• Inspect boots for tearing and joints for excessive gritty grease that would indicate wear debris.

Vibration at the steering wheel suggests the joint damage has progressed significantly already, so repairs should not be delayed.

Clunking Noise When Turning

The final warning sound a failing CV joint will make is a clunking or knocking noise when turning. At this stage, the excessive joint looseness will allow the drive axle to literally flop around at an angle when transmitting torque.

The looseness causes the axle to violently move from side to side when cornering, creating a very loud clunk or knock. This indicates the joint is on the verge of catastrophic failure making it unsafe to drive.

Prevention Tips:

  • Address minor symptoms like clicking early before CV joint damage progresses to the clunking stage.
  • Inspect and grease boots regularly to maximize joint life.
  • Consider CV joint replacements once a vehicle’s mileage is over 100,000 miles.

Don’t ignore a clunking CV joint and continue driving. At this point the integrity of the joint is severely compromised. Failure at speed could cause a loss of control.

When to Replace vs Repair CV Joints

Once symptoms of CV joint failure appear, you need to determine whether to repair or replace the joints. Here are some guidelines:

  • If the boot is torn but the joint still feels tight, just replacing the boot may be sufficient. But given the labor cost involved, joint replacement may be a better value.
  • If the joint has play and clicking but the vehicle has low mileage, just joint replacement without the axle may suffice.
  • If the vehicle is over 100k miles or 10 years old, replacing the entire axle shaft assembly may be safest.

An experienced mechanic can assess joint tightness and advise if joint replacement or full axle replacement is most appropriate. Labor is the major cost, so make the most out of the work being done.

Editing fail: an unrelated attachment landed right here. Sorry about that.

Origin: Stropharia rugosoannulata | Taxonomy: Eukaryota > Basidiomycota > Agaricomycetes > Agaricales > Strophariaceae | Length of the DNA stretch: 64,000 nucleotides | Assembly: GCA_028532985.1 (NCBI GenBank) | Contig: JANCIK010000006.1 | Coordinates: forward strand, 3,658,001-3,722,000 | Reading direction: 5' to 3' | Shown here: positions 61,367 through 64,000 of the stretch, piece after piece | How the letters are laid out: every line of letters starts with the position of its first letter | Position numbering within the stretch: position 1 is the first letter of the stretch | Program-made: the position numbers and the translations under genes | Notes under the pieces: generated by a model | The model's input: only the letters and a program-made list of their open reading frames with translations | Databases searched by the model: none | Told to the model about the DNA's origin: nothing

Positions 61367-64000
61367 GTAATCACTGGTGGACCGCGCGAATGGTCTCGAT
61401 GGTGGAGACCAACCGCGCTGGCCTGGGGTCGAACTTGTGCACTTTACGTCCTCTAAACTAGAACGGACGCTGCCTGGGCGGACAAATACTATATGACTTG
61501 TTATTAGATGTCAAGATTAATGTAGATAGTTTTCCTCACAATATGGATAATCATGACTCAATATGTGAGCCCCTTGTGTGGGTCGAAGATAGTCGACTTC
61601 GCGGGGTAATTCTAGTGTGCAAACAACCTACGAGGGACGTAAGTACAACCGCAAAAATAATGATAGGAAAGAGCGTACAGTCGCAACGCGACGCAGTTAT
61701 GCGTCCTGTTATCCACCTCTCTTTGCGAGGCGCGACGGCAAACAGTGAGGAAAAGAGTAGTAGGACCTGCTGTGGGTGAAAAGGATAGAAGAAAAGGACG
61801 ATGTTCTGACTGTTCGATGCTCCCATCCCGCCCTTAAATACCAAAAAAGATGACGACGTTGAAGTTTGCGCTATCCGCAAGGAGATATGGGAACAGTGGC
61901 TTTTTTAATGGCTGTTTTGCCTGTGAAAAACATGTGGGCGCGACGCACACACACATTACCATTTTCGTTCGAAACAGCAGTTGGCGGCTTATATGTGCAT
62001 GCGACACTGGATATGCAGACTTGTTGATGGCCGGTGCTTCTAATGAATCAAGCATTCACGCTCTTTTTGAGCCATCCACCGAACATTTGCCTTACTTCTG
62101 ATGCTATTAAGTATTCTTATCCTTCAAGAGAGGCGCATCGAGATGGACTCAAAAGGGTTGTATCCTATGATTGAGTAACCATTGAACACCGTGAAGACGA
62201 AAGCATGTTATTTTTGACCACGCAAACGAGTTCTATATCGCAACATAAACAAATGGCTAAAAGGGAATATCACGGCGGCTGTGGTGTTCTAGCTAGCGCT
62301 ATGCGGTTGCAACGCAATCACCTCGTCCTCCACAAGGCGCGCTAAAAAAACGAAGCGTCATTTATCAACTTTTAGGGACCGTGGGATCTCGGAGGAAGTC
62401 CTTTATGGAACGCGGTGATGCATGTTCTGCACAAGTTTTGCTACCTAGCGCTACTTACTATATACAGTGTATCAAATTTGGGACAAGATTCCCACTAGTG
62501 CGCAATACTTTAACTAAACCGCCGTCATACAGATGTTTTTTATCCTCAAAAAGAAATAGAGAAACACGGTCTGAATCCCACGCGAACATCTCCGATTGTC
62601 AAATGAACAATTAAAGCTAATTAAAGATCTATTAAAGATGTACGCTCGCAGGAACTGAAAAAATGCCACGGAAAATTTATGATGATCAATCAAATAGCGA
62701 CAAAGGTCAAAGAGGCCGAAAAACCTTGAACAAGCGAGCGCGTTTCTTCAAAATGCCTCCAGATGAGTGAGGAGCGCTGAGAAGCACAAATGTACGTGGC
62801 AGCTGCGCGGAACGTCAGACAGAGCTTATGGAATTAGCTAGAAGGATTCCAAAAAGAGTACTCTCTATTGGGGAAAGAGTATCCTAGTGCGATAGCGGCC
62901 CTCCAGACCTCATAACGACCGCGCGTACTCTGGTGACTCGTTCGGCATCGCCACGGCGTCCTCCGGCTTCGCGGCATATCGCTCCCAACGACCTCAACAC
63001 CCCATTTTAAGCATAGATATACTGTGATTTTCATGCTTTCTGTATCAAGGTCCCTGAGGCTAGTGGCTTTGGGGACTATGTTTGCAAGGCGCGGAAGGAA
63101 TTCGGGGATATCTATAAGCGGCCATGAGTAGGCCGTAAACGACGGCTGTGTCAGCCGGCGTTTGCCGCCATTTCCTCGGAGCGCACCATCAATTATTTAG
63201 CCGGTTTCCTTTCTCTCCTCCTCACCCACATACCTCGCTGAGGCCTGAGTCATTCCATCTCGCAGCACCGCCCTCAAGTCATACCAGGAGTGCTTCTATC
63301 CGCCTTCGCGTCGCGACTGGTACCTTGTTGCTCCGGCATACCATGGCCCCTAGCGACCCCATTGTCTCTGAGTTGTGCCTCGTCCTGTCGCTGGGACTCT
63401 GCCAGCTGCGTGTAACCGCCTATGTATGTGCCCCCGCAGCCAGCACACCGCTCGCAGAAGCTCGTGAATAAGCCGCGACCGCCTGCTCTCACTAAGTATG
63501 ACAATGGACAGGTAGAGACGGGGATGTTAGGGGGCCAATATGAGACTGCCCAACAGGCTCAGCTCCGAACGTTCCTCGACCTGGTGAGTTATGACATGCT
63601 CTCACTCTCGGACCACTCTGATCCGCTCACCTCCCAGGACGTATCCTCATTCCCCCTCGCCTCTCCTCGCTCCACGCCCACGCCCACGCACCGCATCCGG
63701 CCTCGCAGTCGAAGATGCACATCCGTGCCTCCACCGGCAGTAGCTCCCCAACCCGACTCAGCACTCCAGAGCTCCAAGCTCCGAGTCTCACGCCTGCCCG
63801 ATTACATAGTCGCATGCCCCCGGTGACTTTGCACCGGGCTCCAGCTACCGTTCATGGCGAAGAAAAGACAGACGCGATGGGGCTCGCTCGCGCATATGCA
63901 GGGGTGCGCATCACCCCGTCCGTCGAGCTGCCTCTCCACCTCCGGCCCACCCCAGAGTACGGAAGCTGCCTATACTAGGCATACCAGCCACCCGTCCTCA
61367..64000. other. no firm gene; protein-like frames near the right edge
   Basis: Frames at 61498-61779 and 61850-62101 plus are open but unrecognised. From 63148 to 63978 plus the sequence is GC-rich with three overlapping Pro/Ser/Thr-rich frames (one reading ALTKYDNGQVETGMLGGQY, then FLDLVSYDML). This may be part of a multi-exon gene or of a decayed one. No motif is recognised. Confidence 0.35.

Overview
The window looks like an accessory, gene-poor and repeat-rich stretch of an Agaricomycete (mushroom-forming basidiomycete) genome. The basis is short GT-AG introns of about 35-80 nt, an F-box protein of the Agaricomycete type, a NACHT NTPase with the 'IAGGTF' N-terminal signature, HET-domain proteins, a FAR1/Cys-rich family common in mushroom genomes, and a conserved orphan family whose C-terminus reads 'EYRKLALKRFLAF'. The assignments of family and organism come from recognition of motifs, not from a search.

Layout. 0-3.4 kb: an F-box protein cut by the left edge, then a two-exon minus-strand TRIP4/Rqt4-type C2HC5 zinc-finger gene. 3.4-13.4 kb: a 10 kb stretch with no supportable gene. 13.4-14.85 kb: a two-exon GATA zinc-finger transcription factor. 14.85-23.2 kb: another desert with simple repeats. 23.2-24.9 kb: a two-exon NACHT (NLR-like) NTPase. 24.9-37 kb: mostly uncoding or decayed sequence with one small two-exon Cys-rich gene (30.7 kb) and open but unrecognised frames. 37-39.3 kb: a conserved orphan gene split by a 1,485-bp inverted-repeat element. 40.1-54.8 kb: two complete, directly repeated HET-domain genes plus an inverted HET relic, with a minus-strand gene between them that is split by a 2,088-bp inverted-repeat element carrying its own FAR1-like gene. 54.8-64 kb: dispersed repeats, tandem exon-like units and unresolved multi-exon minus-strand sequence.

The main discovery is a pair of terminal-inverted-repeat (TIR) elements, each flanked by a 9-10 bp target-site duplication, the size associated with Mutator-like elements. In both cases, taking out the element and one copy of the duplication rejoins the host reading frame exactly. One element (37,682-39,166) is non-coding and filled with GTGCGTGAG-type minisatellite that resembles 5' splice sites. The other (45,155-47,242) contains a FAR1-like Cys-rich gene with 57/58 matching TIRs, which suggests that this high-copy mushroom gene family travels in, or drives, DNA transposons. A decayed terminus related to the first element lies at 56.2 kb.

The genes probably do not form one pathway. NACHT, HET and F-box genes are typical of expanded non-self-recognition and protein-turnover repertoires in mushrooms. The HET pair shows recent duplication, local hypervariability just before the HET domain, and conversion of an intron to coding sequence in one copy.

CV Joint Replacement Procedure

Replacing a CV axle shaft assembly takes between 1-3 hours for a DIY mechanic or professional shop to complete. The basic steps are:

  1. Loosen the wheel lug nuts and raise the vehicle. Support it securely on jack stands.
  2. Remove the wheel to access the CV axle components.
  3. On the outer CV joint, remove the brake caliper and rotor to access the axle nut and joint.
  4. Disconnect the outer joint from the wheel hub using a ball joint separator tool.
  5. At the inner CV joint, unbolt it from the transmission and disengage it from the splines.
  6. Install the new CV axle shaft assembly in place and connect the inner and outer joints.
  7. Reinstall the brake components, wheel, and lug nuts. Lower the vehicle.
  8. Have the alignment checked to avoid uneven tire wear from any suspension shifting during the work.

CV joint and axle replacement costs vary based on vehicle, part prices, and local labor rates. Expect to pay $150-350 or more for axle replacement.


Catching and addressing CV joint issues promptly preserves the health of your drivetrain and prevents damage to other components from excessive wear and vibration.

By recognizing common symptoms like clicking on turns, vibration at speed, and grease leaks you can diagnose joint problems early and avoid breakdowns. CV joints gradually deteriorate with age and mileage, so higher mileage vehicles over 10 years old are smart to have preventative joint replacements.

Reviewing the signs of failing CV joints and following the axle replacement procedures outlined here will help you maximize the lifespan of your vehicle’s driveline. Identifying issues early provides the chance to debate repairing versus replacing components before catastrophic failures occur.